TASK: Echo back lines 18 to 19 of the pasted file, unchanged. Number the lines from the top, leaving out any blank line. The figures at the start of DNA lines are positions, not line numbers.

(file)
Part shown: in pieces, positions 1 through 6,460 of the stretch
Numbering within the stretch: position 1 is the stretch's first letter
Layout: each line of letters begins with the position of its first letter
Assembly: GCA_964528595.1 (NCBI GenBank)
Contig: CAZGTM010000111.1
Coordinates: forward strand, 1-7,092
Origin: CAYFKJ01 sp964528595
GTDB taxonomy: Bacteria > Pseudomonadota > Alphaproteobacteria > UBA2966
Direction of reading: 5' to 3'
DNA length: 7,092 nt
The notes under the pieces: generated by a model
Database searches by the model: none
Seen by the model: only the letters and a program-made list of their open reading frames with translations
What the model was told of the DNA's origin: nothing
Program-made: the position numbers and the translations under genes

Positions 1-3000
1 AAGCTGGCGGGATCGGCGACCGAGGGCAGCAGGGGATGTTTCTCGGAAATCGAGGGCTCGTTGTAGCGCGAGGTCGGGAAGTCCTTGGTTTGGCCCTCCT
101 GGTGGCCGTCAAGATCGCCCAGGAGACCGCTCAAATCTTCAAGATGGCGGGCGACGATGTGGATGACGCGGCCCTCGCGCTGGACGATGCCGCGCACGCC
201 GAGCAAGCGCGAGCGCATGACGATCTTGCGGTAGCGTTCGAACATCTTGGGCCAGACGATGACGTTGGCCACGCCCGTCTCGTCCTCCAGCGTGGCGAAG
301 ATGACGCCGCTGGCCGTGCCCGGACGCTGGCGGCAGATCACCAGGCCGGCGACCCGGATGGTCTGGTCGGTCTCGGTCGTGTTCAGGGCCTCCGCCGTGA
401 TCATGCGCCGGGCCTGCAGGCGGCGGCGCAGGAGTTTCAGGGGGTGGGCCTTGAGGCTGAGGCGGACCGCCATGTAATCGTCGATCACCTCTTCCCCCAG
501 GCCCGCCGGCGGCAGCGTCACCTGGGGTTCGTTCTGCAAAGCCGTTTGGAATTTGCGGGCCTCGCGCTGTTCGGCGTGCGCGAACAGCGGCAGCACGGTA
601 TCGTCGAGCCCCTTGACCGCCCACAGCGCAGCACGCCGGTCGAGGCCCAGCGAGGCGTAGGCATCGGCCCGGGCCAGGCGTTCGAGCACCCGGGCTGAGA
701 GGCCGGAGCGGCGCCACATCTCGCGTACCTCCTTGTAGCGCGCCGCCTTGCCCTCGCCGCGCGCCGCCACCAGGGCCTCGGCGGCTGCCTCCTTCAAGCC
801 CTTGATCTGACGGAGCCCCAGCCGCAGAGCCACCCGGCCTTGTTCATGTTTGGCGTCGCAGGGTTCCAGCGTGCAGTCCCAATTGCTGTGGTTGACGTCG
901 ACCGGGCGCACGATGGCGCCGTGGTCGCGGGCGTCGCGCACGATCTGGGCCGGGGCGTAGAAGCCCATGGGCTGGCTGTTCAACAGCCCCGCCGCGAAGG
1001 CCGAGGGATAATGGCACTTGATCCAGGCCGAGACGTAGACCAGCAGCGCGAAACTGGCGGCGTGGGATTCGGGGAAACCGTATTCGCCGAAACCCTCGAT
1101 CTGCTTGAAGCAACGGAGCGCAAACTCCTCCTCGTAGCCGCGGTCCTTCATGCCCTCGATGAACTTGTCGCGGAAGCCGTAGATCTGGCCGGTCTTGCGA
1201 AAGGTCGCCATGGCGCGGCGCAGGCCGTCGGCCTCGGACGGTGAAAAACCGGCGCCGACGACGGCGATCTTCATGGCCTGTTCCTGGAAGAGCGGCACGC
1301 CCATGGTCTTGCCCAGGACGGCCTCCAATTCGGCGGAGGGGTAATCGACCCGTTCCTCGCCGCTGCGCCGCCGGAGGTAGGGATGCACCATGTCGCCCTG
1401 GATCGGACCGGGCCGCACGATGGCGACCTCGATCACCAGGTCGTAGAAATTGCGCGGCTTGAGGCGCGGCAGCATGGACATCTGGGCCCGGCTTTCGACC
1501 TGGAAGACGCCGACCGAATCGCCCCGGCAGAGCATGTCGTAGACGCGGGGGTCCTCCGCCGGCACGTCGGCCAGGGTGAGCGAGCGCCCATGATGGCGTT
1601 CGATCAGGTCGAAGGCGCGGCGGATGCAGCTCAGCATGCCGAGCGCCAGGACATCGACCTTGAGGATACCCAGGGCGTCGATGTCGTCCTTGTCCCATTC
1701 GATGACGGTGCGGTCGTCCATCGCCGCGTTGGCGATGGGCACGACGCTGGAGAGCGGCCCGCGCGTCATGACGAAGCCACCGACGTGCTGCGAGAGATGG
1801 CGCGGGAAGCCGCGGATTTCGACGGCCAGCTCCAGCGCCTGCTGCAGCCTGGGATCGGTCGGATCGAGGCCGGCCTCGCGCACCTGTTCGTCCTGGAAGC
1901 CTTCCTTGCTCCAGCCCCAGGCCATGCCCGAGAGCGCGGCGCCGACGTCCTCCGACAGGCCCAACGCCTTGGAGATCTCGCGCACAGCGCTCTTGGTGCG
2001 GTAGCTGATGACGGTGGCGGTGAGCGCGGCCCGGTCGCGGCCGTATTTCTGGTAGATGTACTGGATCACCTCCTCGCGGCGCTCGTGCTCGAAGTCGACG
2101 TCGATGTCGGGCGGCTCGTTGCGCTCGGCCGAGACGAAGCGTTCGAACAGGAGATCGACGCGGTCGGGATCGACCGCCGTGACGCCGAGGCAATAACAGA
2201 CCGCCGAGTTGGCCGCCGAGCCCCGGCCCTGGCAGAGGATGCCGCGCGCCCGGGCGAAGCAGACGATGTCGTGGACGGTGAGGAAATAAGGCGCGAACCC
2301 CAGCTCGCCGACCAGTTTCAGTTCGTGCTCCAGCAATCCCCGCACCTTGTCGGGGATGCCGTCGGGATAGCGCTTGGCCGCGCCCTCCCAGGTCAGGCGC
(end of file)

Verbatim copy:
101 GGTGGCCGTCAAGATCGCCCAGGAGACCGCTCAAATCTTCAAGATGGCGGGCGACGATGTGGATGACGCGGCCCTCGCGCTGGACGATGCCGCGCACGCC
201 GAGCAAGCGCGAGCGCATGACGATCTTGCGGTAGCGTTCGAACATCTTGGGCCAGACGATGACGTTGGCCACGCCCGTCTCGTCCTCCAGCGTGGCGAAG